Healthcare worker Cleveland Wishop landed at Baltimore-Washington International Airport last fall hoping to retrieve his car from the long-term parking lot and fly home.
It never crossed Wishop’s mind that it had fallen into one of the economic traps stemming from the COVID-19 pandemic.
His blue Camaro was missing. The dealer who had sold him the 2010 car a year earlier seized it after Wishop was only 19 days late in making its payment in August.
“I was pissed off, extremely,” Wishop said.
In the past, car dealerships and lenders were slower to take cars back when borrowers fell behind. Finding and taking back vehicles was often difficult, sometimes even risky. And cost recovery on seized vehicles was a losing game.
But the pandemic has changed that.
Global supply chain issues continue to cause chronic shortages of many vital products, including the computer chips at the heart of modern cars.
And that has led to an unprecedented rise in used car prices, as production of new vehicles remains limited.
Based on government surveys, prices for used cars and trucks rose 43% in June compared to August 2020, when they started to jump. For new vehicles, prices increased by 17% over the same period.
This pandemic-related surge in demand for used cars and trucks has turned the repo game upside down.
Now, a dealer who quickly takes possession of a vehicle can expect to resell it quickly, sometimes at a much higher price.
And thanks to the prevalence of tracking technology, finding vehicles is quite simple.
Automatic repos had declined in previous phases of the pandemic as lenders gave borrowers more breaks. Although statistics for this year are not yet available, title companies, government regulators and many people involved in auto collecting and auctions say seizures are increasing dramatically, especially for passenger cars. ‘opportunity.
“There was a period for a lot of creditors, they were postponing earlier in COVID,” said Colin Welsh, a Woodland Hills attorney who works with borrowers and has fielded many other repo calls. “It has diminished, and now they are seizing the moment.”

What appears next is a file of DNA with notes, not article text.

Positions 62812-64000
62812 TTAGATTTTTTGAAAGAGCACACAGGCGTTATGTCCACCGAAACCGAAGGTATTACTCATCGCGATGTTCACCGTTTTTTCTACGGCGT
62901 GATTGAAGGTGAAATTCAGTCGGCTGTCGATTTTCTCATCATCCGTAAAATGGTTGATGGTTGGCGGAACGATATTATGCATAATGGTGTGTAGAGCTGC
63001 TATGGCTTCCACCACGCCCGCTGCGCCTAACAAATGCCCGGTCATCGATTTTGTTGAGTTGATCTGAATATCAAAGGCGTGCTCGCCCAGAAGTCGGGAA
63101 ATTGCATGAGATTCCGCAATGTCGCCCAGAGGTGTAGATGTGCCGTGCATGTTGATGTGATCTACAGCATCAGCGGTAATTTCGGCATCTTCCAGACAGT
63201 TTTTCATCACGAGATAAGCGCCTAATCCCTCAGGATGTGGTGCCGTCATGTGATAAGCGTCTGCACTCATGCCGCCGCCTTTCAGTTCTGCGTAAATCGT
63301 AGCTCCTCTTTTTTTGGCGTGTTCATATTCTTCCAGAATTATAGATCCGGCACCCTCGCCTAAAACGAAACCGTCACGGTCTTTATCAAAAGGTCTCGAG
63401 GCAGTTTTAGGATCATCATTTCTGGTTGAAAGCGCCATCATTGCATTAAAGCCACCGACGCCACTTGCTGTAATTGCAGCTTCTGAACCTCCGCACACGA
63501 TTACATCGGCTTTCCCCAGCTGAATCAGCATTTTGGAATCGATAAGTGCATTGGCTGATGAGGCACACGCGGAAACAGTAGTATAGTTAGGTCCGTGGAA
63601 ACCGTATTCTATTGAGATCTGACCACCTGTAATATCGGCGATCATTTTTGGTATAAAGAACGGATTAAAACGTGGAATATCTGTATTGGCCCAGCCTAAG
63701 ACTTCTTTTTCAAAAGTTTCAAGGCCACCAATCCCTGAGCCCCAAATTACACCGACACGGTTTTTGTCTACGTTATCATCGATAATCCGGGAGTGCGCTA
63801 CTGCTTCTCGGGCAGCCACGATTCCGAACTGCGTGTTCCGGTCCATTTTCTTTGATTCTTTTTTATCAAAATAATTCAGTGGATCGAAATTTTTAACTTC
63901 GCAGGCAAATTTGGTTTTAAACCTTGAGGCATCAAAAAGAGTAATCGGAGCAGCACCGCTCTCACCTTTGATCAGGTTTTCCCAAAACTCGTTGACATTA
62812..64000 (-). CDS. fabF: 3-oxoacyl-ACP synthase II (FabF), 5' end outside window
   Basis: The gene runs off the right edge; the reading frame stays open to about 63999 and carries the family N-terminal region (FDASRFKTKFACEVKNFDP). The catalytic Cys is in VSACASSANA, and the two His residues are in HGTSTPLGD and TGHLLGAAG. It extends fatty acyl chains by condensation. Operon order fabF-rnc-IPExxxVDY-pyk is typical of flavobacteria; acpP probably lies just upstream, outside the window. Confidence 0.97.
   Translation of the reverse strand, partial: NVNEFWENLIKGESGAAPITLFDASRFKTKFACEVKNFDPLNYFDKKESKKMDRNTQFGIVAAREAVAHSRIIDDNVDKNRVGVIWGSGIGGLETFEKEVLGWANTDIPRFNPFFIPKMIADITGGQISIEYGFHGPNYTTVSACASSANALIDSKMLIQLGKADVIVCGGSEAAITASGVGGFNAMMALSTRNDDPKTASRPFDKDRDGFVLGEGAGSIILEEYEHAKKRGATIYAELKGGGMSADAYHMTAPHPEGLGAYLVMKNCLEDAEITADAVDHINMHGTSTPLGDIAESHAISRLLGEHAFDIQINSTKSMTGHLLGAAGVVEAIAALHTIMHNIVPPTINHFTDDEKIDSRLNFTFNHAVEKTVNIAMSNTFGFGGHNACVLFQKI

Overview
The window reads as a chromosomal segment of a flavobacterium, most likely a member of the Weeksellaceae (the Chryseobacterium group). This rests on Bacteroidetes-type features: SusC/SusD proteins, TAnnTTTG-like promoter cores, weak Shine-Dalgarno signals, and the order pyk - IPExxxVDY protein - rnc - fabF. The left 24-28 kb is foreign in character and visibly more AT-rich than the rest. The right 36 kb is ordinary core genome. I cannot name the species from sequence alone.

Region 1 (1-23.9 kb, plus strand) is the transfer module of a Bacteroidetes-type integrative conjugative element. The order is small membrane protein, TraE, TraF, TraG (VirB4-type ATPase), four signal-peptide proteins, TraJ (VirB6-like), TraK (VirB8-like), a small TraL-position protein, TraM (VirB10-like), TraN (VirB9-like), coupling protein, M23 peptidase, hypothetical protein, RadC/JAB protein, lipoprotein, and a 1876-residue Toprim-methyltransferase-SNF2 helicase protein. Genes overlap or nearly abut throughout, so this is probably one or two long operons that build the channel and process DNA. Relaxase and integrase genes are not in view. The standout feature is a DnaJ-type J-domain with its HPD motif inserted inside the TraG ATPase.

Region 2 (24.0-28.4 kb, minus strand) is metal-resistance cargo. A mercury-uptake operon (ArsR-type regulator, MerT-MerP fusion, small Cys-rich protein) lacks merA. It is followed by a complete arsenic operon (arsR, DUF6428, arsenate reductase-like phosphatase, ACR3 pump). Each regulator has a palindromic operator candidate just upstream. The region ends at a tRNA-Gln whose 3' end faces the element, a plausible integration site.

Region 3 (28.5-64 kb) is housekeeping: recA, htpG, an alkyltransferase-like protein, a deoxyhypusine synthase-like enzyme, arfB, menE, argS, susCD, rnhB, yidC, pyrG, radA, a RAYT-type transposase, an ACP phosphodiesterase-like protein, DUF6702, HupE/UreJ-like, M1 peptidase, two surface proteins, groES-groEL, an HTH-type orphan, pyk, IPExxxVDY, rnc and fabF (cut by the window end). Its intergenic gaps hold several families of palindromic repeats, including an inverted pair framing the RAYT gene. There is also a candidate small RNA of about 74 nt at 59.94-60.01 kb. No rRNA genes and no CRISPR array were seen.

Mark Lacek, a Florida repo who has recovered more than 10,000 vehicles since the 1970s, predicts the trend will only grow.
“I expect to be super, super busy,” he said, adding that technology has streamlined repo vehicle allocation and finding. Like beachcombers with metal detectors, Lacek said, a small army of people with license plate reading cameras mounted on their cars roam the streets, waiting for a ping to alert them when they come across a vehicle in the street. repo database.
In the Wishop Camaro case, Caspian Auto Motors of Stafford, Va. resold the car within two weeks and is now suing Wishop, of Petersburg, Va., to pay off the balance owed on the interest rate loan. raised four years. .
Wishop, while acknowledging its checkered credit history, says it is pursuing its own legal action against the dealership.
“They got paid twice for the same car,” he said. “That was their goal. It’s their game.”
Caspian handlers did not return calls.
Car prices have risen so much that Robert W. Murphy, a Fort Lauderdale, Florida attorney who represents borrowers, said he even charged two clients several thousand dollars each after their cars were repossessed. and sold at auction.
This is because, by law, proceeds in excess of the loan recovery amount must be returned to the borrower.
“Neither put money, no equity, no skin in the game, and they both got checks,” Murphy said.
Cars have been a major factor in soaring inflation across the country, which is at its highest level in four decades. In the years leading up to the pandemic, used vehicle prices remained virtually unchanged.
At the same time, a growing number of consumers are beginning to fall behind on car payments.
Not only is inflation weighing on household budgets, but government pandemic aid checks have stopped flowing, and many people who boosted their savings accounts during the early stages of COVID are seeing those balances. start to decrease.
Delinquencies on consumer auto loans began to rise, especially for young debtors and subprime mortgages. Auto loans more than 60 days past due rose 30% in May from a year earlier, though defaults so far remain below pre-pandemic levels, Cox Automotive said.
American consumers currently have auto loans totaling $1.4 trillion, double the amount 10 years ago and now more than credit card debt, according to the Federal Reserve Bank of New York.
If the economy falls into recession and more people lose their jobs and incomes, households will feel increasing financial stress.